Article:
When Jon Gruden hoisted the Vince Lombardi Trophy after leading the Tampa Bay Buccaneers to victory over the Oakland Raiders in Super Bowl XXXVII, he was the youngest NFL head coach ever to accomplish the feat. Fired in 2009, he became a color analyst on ESPN's "Monday Night Football." As REAL SPORTS host Bryant Gumbel discovers, his passion for the game hasn't waned. Gruden, who turns 49 Aug. 17, arrives at the headquarters of his Fired Football Coaches Association every day at 4:00 a.m. and obsessively watches hours of game and practice film. His dedication to his new profession has paid off with a recent five-year extension and a broadcasting portfolio that includes the series "Jon Gruden's QB Camp." In this REAL SPORTS/Sports Illustrated collaboration, Gumbel travels to Tampa and tries to keep up with the high-energy, fast-rising broadcaster.
On Sept. 25, 2006, after playing an entire season away due to damages from Hurricane Katrina, the New Orleans Saints returned to the refurbished Superdome. On the fourth play of the game, special teamer Steve Gleason blocked a punt, resulting in a touchdown. That moment, which seemed to signal a new day for the long-struggling Saints and their city, has been commemorated with a recently unveiled statue of Gleason outside the stadium.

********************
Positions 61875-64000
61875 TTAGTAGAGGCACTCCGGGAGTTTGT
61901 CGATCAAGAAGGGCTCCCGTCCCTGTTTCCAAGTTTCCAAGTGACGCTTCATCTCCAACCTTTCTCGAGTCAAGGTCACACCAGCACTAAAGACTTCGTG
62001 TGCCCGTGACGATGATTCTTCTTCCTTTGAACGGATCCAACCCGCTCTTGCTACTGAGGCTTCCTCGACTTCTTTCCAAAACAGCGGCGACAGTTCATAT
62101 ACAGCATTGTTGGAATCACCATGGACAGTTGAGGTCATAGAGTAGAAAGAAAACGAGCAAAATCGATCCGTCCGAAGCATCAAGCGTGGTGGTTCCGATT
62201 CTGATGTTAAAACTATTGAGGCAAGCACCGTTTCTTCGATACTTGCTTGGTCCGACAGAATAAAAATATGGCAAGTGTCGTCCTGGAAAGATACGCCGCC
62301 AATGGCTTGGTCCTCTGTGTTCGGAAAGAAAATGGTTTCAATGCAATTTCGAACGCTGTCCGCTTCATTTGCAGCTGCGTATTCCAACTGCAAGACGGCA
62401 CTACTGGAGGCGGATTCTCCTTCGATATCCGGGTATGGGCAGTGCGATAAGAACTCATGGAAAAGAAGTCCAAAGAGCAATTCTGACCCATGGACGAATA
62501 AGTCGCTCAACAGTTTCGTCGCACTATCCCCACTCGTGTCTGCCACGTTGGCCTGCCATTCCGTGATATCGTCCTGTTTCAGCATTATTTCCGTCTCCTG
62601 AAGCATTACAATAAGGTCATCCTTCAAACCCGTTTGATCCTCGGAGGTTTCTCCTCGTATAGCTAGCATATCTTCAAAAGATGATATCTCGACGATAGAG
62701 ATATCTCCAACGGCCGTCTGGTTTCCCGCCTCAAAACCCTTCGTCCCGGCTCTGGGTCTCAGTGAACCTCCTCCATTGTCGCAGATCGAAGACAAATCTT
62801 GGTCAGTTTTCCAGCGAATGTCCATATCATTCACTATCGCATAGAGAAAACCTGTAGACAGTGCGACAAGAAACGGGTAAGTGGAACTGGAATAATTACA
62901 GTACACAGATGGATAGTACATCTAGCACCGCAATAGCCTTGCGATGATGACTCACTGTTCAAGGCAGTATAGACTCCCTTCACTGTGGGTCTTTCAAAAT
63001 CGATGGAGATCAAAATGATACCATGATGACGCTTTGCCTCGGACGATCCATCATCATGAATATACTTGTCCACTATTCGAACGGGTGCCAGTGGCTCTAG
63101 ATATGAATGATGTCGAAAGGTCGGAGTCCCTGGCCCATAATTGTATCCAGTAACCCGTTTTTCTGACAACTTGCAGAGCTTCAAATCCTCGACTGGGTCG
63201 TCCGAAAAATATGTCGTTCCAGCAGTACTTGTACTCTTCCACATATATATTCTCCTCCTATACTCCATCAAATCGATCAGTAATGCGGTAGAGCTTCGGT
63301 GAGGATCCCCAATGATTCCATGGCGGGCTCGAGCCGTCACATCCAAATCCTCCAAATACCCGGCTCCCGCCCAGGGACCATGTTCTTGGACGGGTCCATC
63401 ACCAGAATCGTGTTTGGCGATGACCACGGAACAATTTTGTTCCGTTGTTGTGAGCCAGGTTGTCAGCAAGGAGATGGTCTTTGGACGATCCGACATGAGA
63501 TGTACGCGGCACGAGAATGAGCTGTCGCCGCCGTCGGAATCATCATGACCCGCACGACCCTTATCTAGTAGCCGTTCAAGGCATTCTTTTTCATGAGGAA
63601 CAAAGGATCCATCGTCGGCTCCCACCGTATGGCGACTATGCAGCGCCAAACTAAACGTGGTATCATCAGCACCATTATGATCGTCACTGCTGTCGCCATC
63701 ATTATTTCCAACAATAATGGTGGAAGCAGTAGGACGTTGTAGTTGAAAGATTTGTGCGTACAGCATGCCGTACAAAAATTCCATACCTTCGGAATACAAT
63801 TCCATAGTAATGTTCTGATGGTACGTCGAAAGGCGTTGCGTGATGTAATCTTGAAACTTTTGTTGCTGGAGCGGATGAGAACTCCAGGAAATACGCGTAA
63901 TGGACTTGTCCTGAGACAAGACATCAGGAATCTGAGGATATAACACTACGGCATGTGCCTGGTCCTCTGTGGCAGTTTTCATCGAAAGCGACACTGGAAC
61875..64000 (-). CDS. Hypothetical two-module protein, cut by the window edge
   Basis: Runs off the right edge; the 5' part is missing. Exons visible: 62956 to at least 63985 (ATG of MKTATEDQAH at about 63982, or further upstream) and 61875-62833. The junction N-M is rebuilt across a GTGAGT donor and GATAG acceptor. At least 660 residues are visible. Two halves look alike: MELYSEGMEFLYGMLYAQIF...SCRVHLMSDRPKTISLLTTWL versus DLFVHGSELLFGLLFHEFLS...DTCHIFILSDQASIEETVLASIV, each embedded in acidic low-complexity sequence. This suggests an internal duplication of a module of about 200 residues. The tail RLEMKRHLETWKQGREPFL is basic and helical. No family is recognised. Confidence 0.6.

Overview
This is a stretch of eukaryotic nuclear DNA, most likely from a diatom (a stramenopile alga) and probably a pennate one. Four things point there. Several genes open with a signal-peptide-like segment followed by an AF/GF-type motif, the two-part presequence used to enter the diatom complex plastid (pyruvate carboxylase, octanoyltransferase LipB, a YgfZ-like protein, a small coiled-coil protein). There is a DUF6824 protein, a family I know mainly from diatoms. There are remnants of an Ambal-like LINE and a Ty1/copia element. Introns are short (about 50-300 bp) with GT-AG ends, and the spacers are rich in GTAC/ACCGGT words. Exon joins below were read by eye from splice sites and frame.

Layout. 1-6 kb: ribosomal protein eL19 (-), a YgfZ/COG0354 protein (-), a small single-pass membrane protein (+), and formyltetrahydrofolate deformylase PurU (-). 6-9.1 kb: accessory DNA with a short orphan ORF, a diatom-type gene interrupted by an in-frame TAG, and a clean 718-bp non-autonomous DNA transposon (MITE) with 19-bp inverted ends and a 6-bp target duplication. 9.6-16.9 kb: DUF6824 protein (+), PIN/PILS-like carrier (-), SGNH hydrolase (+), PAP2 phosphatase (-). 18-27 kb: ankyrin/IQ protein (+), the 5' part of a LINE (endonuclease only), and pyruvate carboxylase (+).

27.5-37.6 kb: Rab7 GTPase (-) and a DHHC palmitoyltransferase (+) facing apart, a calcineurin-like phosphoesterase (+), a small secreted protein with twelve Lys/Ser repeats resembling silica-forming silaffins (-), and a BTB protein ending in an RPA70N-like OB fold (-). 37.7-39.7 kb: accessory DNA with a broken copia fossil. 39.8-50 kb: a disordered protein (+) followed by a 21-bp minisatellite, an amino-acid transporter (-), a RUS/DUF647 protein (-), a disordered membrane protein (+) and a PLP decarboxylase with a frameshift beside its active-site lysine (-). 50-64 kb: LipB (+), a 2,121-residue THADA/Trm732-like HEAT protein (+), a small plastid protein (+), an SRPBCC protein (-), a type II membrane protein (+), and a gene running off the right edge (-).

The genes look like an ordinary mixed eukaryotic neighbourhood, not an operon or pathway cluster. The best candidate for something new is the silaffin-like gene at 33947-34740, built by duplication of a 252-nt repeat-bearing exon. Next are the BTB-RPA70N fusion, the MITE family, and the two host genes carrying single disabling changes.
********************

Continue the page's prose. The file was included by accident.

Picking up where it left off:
Three years after retiring in 2008, Gleason revealed he was battling ALS, commonly known as Lou Gehrig's disease, and he is now confined to a wheelchair. Last year, the 35-year-old Gleason partnered with a filmmaker to document his experiences with the illness; Gleason found himself in the middle of the so-called Bountygate scandal when the production captured the infamous sound bites of former Saints defensive coordinator Gregg Williams instructing his players to inflict serious injury on the opposition.
Steve Gleason goes one-on-one with REAL SPORTS correspondent Jon Frankel to discuss his struggles with a brutal disease and address the alarming pre-game speech made by Gregg Williams.
PGA golfer Erik Compton is the only known pro athlete to undergo two heart transplants and return to competition. The 32-year-old Floridian was diagnosed with viral cardiomyopathy at age nine and underwent his first heart transplant at age 12, but a massive heart attack caused his second heart to fail in 2007. The former University of Georgia standout underwent another transplant surgery in 2008 and, remarkably, returned to compete in pro golf events five months later. After participating in PGA Tour events for years as a non-member, Compton won Nationwide's Mexico Open in June 2011 and fulfilled a longtime goal of securing a PGA Tour card for 2012. REAL SPORTS correspondent Frank Deford reconnects with this inspiring and determined competitor during his first season on the PGA Tour, and learns about the numerous health scares he's endured along the way.
Posted 12:00 AM | Aug 14, 2012